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A system built on a shaky foundation of debt

This article is over 13 years, 5 months old
The current credit crunch was triggered by the subprime mortgage crisis in the US. But how did the global economy become so reliant on consumer debt in the first place?
Issue 2114

The current credit crunch was triggered by the subprime mortgage crisis in the US. But how did the global economy become so reliant on consumer debt in the first place?

The world economic system has lurched from one crisis to another ever since the mid-1970s, which saw the end of the decades long post-war boom.

As the pressure on profits became more intense, bosses responded by trying to hold down or cut workers’ wages. So in the US workers today work longer hours for the same pay. In manufacturing, the average worker was working two weeks longer in 2002 than in 1982.

But if workers are paid less, they will buy less, which would also hit profit rates. For the past decade the solution to this dilemma has been to make credit easily available to individual consumers and to encourage people to spend.

This era of cheap credit was the ruling class’s solution to the last economic crisis, when the “dotcom bubble” burst in 2000-2001. This emerged in the 1990s as capitalists invested in technology companies that had yet to make any profit.

When the bubble burst, the Federal Reserve, the US’s central bank, cut interest rates to make credit more easily available.

This led to a credit bubble arising around housing, which gave a temporary boost to the economy. A climate of rising house prices made people feel more financially secure than they actually were. It fed the illusion that people were wealthy because of the equity tied up in their property.

As the debt market expanded, finance houses soon found out they were running out of people to sell mortgages and loans to. This led companies to deliberately target people who were at much higher risk of being ultimately unable to repay their debts. In many cases ordinary people ended up with levels of debt far beyond that which they could manage.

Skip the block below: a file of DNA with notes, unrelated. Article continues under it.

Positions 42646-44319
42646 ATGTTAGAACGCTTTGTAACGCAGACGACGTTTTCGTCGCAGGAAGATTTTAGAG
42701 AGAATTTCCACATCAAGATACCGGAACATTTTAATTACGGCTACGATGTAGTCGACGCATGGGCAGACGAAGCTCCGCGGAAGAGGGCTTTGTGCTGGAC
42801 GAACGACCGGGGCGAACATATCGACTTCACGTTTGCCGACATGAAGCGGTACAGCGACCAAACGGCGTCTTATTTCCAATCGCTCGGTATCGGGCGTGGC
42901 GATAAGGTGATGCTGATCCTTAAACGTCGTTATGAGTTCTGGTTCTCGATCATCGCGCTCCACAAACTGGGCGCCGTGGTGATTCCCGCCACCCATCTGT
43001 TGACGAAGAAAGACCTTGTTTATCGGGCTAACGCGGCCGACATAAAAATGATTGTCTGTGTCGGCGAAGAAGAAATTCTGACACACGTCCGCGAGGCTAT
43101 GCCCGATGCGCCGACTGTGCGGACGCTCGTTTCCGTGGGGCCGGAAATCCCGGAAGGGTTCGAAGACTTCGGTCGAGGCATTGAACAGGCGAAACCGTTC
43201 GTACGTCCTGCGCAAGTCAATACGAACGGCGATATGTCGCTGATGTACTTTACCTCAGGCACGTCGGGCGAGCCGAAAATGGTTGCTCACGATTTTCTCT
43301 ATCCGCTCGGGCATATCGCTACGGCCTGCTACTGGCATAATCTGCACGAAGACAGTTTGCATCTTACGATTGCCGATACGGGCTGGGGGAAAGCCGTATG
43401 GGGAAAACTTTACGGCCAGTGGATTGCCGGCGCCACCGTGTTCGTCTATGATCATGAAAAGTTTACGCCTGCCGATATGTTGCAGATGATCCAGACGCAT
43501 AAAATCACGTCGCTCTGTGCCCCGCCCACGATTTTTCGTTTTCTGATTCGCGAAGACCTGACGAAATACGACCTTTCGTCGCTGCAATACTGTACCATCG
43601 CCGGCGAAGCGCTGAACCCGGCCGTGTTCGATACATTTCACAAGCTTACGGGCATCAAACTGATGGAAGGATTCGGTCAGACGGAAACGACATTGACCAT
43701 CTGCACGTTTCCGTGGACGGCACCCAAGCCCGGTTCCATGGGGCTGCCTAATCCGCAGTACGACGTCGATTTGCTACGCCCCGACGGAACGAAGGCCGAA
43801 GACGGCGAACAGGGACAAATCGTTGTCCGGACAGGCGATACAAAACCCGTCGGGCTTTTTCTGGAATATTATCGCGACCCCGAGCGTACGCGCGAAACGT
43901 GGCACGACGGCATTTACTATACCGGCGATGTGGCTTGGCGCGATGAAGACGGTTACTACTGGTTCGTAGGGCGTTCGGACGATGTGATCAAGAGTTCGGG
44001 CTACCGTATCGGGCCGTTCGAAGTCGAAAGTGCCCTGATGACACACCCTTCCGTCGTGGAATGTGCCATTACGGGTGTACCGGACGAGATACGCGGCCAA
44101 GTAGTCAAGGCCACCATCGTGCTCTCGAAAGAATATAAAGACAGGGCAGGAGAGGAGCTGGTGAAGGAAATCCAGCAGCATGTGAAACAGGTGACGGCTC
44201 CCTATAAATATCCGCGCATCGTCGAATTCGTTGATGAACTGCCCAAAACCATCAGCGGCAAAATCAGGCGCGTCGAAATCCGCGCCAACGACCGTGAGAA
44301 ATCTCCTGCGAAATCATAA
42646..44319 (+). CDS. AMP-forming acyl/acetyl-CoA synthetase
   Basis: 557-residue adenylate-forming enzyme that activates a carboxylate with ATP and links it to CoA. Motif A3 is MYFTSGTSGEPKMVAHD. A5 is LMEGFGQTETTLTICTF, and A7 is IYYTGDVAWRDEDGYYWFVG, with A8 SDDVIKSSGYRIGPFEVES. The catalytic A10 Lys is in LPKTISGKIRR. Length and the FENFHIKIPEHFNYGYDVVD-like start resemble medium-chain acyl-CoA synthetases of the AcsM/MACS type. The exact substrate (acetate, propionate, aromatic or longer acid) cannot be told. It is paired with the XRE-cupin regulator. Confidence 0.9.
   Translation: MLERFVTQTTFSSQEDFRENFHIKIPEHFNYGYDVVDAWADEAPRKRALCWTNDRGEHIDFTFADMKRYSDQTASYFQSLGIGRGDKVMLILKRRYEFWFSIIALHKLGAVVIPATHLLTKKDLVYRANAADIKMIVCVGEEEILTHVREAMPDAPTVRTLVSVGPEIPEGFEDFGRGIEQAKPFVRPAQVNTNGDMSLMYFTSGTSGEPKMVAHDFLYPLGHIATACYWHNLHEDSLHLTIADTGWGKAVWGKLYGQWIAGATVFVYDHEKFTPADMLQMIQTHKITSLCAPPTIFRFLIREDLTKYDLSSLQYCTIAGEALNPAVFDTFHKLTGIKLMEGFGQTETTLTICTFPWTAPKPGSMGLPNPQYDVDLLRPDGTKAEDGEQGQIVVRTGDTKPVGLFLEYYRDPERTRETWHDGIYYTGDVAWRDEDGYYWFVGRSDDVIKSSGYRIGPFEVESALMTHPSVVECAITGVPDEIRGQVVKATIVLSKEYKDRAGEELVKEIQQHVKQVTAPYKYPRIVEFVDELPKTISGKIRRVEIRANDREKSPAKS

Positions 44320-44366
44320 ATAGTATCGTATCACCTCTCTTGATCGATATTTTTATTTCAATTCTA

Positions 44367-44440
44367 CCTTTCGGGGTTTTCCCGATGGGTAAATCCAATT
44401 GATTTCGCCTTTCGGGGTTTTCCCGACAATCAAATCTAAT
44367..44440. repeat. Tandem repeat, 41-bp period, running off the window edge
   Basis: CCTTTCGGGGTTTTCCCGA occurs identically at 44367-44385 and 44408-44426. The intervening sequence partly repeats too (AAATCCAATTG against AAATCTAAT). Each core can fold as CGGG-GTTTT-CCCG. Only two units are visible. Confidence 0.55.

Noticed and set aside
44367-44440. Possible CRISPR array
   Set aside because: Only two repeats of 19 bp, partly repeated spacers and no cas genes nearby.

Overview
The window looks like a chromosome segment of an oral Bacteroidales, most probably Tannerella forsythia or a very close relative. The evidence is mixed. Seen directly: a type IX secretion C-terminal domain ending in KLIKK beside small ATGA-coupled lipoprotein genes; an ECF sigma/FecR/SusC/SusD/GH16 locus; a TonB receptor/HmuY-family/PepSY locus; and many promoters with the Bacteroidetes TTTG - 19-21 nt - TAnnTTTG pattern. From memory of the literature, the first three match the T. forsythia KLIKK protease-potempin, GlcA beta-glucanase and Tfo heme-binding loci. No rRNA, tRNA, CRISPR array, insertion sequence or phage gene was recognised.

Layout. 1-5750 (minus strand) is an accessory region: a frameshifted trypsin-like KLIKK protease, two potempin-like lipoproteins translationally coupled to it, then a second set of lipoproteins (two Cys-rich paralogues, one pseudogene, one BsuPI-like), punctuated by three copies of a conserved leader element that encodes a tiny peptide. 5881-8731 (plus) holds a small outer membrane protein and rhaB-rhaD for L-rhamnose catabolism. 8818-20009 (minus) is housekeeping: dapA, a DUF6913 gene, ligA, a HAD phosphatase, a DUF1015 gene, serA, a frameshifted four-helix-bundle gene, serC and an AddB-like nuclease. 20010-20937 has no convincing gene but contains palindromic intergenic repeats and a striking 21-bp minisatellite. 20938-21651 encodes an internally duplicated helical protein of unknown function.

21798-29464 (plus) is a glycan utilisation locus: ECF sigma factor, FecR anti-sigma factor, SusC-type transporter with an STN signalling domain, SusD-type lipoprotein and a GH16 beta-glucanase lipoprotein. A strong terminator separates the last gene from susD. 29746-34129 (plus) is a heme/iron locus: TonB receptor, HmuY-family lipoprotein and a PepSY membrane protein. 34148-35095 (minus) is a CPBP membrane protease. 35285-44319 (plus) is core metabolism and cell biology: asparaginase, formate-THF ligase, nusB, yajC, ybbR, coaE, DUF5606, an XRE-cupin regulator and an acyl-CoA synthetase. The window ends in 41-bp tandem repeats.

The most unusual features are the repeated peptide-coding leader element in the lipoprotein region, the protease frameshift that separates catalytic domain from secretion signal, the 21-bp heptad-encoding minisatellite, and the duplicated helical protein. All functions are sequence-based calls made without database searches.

Many lenders were unconcerned by the fact that people would be unable to cope with the debt – because they were repacking those debts and selling them on to other companies.

The long term effects of such manoeuvrings were ignored in the interests of short term profit.

When the credit crunch hit, the ruling class was sent into a panic. Some argue that to protect profits, credit should only be made available to those who can afford to repay it.

But if access to credit is tightened, millions of people will not be able to buy goods. The crisis will thus spill over from finance into the wider economy.

One of the ruling classes’ solutions is to squeeze workers harder. Public sector workers in Britain are being told they have to accept below-inflation pay to keep inflation down and stop the country from sliding into a recession.

Private sector employers are trying to do the same. But that is no way to end the crisis – it is just an attempt to make us pay for it.

The impact of economic crisis is devastating for ordinary people as it is. But things can get much nastier when the crisis spills over into the political and military arenas.

Our rulers are desperate to make sure that workers don’t draw the conclusion that the capitalist system is at fault. They will use racism to try and blame immigrants for the lack of jobs and services.

They will demonise groups of people to justify attacks on living standards – whether it’s the disabled, single mothers or young people.

Rights that people have fought for and won – free healthcare, state pensions and free education – come under sustained attack.

And as competition between the bosses intensifies, it drags in the states that back them. Wars become more likely.

The Great Depression of the 1930s led to the Second World War. This is just one example of the horror that can result when recession grips the globe. Crisis is built into capitalism – and it cannot be eliminated while that system remains intact.


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